Having a wife/mom who can coordinate activities is vital too, Carpenter said.

"Heather does a pretty good job of finding children's museums, science museums, things like that," he said. "In St. Pete, for instance, in the past they've gone to the beaches, visited the Clearwater (Marine) Aquarium. A thing like that where they've seen the movie (Dolphin Tale), it's cool for them."

Because, as any parent of a teen can probably attest, even something as exciting as auto racing can't keep a kid entertained forever.

"I've heard advice from other dads that you're only so cool for so long to them before they end up finding other things," Hunter-Reay said.

. Fast facts

Grand Prix of St. Petersburg

IndyCar season opener, 12:30 p.m. Sunday

TV: Ch. 28

Course: Downtown streets, 1.8-mile circuit that also includes part of Albert Whitted Airport

Tickets: Call toll-free 1-877-725-8849 or go to gpstpete.com. Three-day packages start at $30 for general admission for ages 12 and under and $55 for general admission adult packages. Three-day paddock and pit pass is $125 for ages 18 and over only. Three-day reserved packages $70-$100 for 12 and under, $105-$135 for adults. Single-day tickets start at $20 on Friday for 12 and under and range up to $100 for adult race-day reserved tickets in upper rows.

Lumbering life on road for IndyCar drivers in motor homes 03/09/16 [Last modified: Wednesday, March 9, 2016 10:07pm]
Photo reprints | Article reprints

© 2017 Tampa Bay Times

    

Join the discussion: Click to view comments, add yours

Loading...
  1. Steven Souza Jr. snaps out of slump as Rays defeat Angels (w/video)

    The Heater

    ST. PETERSBURG — After Tuesday's shutout loss to the Angels, Steven Souza Jr. stood in front of his locker and talked about his need to contribute to the offense.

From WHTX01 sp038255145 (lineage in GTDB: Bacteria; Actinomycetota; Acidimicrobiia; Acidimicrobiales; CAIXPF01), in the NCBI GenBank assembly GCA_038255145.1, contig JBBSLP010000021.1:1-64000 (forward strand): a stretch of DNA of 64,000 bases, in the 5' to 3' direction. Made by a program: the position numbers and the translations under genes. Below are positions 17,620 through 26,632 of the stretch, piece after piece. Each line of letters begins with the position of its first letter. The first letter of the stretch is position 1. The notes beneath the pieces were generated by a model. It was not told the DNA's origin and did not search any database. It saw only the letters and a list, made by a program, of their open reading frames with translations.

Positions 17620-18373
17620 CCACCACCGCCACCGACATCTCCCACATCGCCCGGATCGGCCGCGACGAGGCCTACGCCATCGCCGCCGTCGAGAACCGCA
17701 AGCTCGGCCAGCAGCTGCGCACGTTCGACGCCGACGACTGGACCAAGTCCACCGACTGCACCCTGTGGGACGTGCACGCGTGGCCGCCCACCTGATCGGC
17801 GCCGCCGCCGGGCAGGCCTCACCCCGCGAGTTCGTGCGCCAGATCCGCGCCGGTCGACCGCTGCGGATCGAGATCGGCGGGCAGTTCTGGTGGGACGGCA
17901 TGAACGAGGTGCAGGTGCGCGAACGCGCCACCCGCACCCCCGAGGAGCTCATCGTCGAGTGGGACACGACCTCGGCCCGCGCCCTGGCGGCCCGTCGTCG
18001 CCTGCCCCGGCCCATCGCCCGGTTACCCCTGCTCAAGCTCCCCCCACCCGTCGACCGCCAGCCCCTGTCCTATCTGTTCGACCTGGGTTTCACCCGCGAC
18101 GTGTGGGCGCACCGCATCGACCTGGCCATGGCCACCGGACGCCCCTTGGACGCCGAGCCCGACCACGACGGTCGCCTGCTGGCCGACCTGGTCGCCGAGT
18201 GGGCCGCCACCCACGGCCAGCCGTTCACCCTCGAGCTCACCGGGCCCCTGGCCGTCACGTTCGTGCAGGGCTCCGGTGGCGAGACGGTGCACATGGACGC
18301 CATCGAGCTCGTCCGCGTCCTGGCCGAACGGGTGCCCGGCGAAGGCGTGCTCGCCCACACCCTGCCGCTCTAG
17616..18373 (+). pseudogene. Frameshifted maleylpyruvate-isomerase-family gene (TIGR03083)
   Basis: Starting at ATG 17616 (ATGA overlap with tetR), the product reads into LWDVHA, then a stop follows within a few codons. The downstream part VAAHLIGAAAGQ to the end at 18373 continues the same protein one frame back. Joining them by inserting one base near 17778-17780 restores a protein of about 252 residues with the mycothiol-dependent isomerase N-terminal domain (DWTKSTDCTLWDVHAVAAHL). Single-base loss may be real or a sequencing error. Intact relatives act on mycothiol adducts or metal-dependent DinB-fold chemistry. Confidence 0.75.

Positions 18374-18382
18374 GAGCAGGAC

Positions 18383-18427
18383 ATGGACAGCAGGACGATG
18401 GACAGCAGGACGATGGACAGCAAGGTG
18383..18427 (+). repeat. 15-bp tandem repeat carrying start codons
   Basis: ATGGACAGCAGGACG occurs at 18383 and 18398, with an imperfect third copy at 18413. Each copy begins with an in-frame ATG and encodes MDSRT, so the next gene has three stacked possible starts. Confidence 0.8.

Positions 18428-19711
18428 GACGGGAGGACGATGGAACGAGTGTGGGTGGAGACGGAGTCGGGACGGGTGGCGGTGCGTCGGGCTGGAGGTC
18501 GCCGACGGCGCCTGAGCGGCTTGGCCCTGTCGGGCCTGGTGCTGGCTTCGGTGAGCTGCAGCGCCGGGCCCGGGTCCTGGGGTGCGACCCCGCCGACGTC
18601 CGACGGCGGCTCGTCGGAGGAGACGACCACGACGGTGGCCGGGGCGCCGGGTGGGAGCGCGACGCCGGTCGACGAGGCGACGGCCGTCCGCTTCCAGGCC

Tampa Bay Rays catcher Jesus Sucre (45) hugs right fielder Steven Souza Jr. (20) in the dugout after his two run home run in the second inning of the game between the Tampa Bay Rays and the Los Angeles Angels at Tropicana Field in St. Petersburg, Fla. on Wednesday, May 24, 2017.
  2. Tom Jones: Rays made right move sending Blake Snell to minors

    The Heater

    tom jones' two cents

    ST. PETERSBURG

    Blake Snell’s struggles on the mound were only one of the reasons the Rays sent him to the minors; some other red flags existed. [WILL VRAGOVIC   |   Times]
  3. Marc Topkin's takeaways from Wednesday's Rays-Angels game

    The Heater

    Rookie RHP Ryne Stanek has had his early struggles, but Wednesday he showed his high-octane potential, working around a one-out walk to strike out the mighty Mike Trout (on a 98.4 mph fastball) and legendary Albert Pujols (98.7), both swinging.

  4. Rays journal: More bullpen changes as Diego Moreno heads to DL

    The Heater

    ST. PETERSBURG — The Rays bullpen has another new look.

    Rays reliever Diego Moreno, pitching Sunday against the Yankees, heads the DL with shoulder bursitis.
  5. ACC baseball tournament: FSU beats Notre Dame on 12th-inning HR

    Colleges

    LOUISVILLE, Ky. — Jackson Lueck hit his second two-run home run of the game in the 12th inning, lifting Florida State past Notre Dame 5-3 on Wednesday at a rainy ACC baseball tournament.

    Florida State outfielder Jackson Lueck (2) connects for a game-winning home run in the 12th inning during game 4 of the 2017 ACC Baseball Tournament in Louisville, Ky., Wednesday, May 24, 2017. (Wade Payne/theACC.com via AP)